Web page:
BOOK EXCERPT

From the case books of hired assassins: How an eye-doctor’s wife was murdered

A new book examines infamous criminal cases fought in the courts of India.

Narendra Singh Jain’s case marks the infamous 1973 contract killing of Mrs Vidya Jain. This case came to everyone’s attention possibly because both the killer and the deceased belonged to the upper echelons of society. Somehow, when a murder takes place among well-to-do people, it has a higher impact on the public. In this case, the accused was Dr N.S. Jain, the personal eye surgeon of the then Indian President, VV Giri, who hired two people to kill his forty-five-year-old wife in conspiracy with his paramour, Chandresh.


On 4 December 1973, Dr Jain came back to his house in the posh locality of Defence Colony in New Delhi at about 7.15 p.m. He asked his wife, Vidya Jain, to get ready so that they could visit his sister who lived in the same neighbourhood.

They were to go in their car, which was parked the house next door. A few minutes later, the couple came out of the house. As Dr Jain walked towards the right side of the car to open its door, his wife proceeded towards the left. Before he could unlock the door, he noticed that his wife was nowhere to be seen. He went around to the left side of the car and saw a figure lying prostrate in the nearby drain. Just then a man jumped out of the drain, brandished a pistol at Dr Jain and ran away along with another man towards the north.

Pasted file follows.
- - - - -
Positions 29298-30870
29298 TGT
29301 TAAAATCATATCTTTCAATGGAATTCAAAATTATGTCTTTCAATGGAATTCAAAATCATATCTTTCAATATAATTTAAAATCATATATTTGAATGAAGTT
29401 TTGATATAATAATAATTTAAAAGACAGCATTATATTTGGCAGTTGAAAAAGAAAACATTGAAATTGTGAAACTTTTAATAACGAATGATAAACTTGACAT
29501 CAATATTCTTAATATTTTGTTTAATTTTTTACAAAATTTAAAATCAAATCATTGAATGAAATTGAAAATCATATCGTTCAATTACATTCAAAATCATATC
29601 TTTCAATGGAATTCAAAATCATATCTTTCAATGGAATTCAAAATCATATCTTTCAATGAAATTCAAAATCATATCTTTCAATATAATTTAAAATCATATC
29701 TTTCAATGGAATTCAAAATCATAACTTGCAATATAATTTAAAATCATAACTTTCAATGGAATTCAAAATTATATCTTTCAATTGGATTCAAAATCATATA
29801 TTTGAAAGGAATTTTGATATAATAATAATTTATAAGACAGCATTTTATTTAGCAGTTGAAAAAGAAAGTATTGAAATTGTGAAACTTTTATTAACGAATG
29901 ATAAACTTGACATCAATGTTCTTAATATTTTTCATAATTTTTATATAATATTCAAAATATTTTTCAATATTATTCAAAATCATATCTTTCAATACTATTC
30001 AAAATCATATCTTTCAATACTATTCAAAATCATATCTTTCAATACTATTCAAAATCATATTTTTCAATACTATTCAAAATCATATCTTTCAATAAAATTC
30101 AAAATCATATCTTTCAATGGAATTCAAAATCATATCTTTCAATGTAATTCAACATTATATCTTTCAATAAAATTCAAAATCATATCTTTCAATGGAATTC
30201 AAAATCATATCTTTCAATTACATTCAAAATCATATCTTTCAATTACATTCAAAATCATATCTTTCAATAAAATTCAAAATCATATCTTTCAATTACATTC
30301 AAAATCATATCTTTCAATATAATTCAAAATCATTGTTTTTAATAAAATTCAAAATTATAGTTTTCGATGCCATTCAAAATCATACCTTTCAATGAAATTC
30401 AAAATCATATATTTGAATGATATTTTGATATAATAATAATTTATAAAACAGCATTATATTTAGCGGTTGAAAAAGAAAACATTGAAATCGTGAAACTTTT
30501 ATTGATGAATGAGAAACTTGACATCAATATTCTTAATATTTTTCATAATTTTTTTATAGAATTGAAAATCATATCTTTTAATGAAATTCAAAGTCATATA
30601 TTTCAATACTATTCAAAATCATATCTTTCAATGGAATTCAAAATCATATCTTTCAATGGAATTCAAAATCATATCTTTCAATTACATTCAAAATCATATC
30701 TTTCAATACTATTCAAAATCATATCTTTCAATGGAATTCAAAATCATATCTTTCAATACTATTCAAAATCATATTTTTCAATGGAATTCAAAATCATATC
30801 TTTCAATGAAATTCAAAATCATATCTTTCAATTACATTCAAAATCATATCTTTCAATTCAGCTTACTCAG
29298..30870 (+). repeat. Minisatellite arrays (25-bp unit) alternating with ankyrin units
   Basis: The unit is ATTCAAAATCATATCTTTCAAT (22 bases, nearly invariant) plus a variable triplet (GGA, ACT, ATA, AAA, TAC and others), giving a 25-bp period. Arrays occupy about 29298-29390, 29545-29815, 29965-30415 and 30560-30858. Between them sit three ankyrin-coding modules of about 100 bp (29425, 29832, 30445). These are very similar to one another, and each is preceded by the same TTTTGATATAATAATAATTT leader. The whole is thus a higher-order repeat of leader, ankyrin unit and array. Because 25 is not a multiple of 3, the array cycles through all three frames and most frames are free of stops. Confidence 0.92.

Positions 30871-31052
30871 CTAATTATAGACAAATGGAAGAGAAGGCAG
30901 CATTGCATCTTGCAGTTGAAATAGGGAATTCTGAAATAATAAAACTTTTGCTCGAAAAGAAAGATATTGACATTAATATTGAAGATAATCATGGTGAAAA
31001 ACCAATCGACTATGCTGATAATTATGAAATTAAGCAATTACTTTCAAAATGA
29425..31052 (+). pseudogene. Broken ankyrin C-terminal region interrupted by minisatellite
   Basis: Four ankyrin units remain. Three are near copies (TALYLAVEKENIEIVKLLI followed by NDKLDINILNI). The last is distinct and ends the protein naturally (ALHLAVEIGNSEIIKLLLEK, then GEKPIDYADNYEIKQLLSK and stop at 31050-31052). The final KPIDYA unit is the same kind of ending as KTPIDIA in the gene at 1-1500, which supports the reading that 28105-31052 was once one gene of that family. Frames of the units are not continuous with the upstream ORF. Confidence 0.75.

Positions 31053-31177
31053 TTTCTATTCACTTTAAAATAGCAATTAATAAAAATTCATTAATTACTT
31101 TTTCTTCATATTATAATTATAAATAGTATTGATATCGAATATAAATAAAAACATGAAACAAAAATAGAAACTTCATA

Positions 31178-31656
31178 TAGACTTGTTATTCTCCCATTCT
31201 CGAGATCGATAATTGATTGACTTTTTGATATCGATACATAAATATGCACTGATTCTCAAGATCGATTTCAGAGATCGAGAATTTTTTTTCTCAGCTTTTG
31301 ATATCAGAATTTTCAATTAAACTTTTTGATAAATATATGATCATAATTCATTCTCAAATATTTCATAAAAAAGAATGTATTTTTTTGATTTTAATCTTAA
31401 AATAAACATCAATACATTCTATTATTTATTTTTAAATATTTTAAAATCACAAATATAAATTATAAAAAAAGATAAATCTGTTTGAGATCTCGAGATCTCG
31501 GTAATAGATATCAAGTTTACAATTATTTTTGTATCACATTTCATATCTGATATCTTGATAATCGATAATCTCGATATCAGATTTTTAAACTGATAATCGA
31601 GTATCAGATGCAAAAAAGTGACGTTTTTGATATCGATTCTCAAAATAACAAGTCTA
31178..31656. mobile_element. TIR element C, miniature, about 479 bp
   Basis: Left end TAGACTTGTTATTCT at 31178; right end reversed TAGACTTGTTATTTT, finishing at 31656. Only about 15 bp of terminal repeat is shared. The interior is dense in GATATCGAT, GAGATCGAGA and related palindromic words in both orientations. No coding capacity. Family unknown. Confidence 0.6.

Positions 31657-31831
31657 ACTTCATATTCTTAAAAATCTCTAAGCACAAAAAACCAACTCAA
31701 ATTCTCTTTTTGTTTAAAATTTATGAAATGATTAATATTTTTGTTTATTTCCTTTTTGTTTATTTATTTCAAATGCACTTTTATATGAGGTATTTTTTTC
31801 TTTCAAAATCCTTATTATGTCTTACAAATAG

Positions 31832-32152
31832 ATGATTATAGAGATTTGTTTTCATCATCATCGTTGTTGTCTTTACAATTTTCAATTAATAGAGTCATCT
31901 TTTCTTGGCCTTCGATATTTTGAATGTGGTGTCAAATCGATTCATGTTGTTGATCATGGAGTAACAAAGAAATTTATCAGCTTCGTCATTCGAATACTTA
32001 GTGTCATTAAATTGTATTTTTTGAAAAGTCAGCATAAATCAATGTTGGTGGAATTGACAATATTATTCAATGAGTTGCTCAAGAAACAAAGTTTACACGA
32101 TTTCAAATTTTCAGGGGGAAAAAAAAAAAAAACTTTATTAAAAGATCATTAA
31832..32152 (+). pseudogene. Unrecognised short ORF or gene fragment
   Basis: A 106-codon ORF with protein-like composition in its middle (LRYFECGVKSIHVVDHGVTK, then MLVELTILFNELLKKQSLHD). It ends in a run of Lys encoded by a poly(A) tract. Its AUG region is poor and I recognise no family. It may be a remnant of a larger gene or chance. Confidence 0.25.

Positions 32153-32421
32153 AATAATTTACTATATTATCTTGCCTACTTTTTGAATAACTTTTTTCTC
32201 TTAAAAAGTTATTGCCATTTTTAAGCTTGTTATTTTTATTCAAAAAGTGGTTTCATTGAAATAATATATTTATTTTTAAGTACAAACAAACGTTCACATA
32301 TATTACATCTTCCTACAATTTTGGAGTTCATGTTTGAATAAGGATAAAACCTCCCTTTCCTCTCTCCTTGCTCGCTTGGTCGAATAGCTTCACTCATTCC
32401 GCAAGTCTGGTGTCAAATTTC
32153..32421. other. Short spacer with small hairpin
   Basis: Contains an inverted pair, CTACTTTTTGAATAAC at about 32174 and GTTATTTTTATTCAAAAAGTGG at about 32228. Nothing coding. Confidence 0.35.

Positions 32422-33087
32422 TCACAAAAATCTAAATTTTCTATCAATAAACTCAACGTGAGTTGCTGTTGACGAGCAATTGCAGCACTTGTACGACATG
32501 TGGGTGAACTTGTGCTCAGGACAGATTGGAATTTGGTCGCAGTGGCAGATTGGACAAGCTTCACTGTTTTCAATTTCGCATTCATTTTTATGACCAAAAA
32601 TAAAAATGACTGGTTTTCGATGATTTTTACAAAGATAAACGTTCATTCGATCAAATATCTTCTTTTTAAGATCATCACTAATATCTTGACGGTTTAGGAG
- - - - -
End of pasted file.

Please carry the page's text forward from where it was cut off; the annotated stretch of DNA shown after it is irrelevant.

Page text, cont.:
Vidya’s body was found in the ditch from which the assailant had emerged. She was pulled out of the drain with the help of some guests of the Jains and their domestic help. Vidya had suffered fourteen brutal knife injuries. She was bleeding profusely, so Dr Jain put her in the car and drove to a nearby nursing home, where she was declared dead on arrival.

The plan to kill Vidya Jain was extremely complicated and riddled with hiccups. Dr Jain had a paramour called Chandresh Sharma whom he was intimately involved with while being married to his wife. Together, they wanted to kill Vidya so that they could continue their relationship in the open. Chandresh knew Rakesh Kaushik, a twenty-five-year-old man working as an education havildar, whom she approached.


On 4 December 1967, Rakesh, at about 4.30 p.m., asked Ramji to accompany him to New Vig Restaurant as “the job” had to be done that day.

They hired a taxi and went to Chandni Chowk. Chandresh, Bhagirath, Kalyan, Ujagar and Kartar were already present outside the restaurant. They went inside, and while they were drinking coffee and eating Dr Jain arrived. He talked to Ujagar, cautioning him to execute the job carefully. He also assured him that he would get the amount he wanted and that the case would also be taken care of.

After Dr Jain left, Chandresh told the other conspirators that she would also be reaching Dr Jain’s house in the doctor’s car at about 6.30 p.m. She informed them that she would get down from the car outside the house, and instructed them that when the doctor emerged from the house along with his wife, Ujagar and Kartar were to kill her. She asked them to ensure that the doctor did not suffer any injury.

From the restaurant, Ramji, Bhagirath and Kalyan left for Bhogal in a taxi and reached Defence Colony at about 5.45 p.m. Bhagirath and Kalyan went to the latter’s house while Ramji returned to his jhuggi. The plan was executed later the very same evening.

No plan to commit a crime is ever foolproof. This case had several subplots, some of which failed. However, even though the final stages were meticulously planned, certain glaring features pointed the investigating agencies to Jain and Chandresh: